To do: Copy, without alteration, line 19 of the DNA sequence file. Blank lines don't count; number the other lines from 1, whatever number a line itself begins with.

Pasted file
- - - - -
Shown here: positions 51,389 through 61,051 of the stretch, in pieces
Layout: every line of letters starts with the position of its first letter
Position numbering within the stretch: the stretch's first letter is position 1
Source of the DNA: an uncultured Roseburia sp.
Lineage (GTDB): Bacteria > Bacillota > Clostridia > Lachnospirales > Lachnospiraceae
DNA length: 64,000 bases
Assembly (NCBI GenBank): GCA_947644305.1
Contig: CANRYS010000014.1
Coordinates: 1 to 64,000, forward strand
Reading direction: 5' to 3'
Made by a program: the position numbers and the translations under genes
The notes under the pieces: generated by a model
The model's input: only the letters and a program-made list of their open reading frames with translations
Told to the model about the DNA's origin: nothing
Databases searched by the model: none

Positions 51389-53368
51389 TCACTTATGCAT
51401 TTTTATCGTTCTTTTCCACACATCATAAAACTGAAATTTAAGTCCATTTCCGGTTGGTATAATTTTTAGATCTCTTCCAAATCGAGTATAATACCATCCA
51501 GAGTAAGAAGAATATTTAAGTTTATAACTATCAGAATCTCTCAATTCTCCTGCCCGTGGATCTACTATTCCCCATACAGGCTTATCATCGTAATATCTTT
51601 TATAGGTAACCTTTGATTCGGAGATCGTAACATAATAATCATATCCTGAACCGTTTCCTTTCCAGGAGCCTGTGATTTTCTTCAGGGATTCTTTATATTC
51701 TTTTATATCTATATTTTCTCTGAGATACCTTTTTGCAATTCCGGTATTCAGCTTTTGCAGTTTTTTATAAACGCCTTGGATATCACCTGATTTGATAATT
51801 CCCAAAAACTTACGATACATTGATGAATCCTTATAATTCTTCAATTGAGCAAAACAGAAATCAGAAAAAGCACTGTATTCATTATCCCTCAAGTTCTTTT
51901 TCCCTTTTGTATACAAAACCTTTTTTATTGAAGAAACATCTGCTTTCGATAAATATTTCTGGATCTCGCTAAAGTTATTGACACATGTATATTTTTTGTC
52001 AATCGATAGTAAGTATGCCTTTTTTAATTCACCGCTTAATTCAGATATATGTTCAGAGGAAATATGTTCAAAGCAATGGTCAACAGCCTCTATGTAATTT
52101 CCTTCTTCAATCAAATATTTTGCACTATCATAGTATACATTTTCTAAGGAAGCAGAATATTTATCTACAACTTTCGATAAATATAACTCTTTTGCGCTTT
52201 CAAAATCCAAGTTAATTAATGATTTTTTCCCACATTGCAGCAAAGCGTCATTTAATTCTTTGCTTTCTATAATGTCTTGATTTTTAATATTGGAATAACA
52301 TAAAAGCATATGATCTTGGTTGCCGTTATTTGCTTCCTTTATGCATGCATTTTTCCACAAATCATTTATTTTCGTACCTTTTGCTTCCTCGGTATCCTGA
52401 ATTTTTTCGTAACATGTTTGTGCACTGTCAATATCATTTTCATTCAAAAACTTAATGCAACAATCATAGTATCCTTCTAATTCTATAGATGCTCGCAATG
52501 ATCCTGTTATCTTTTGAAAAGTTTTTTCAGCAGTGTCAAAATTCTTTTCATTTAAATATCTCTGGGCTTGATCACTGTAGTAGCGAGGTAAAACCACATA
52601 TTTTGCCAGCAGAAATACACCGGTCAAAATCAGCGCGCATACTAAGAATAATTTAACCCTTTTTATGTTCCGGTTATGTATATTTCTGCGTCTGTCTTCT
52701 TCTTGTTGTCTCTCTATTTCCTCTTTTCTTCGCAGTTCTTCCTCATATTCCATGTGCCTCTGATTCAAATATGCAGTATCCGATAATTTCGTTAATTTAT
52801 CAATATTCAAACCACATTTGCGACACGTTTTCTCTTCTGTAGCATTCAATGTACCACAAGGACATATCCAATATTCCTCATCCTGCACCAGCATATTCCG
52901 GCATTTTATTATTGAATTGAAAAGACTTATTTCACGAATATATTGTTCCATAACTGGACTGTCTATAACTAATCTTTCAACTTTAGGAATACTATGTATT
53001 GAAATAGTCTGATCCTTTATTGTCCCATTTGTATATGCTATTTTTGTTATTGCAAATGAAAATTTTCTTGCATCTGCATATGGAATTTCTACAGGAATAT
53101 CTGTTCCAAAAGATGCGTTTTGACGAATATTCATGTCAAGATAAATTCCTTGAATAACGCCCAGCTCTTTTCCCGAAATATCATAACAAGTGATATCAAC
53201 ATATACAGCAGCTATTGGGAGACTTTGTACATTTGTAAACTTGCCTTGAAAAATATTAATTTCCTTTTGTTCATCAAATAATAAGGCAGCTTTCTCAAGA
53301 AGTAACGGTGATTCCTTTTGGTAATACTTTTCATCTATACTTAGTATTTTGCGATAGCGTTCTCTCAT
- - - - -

51501 GAGTAAGAAGAATATTTAAGTTTATAACTATCAGAATCTCTCAATTCTCCTGCCCGTGGATCTACTATTCCCCATACAGGCTTATCATCGTAATATCTTT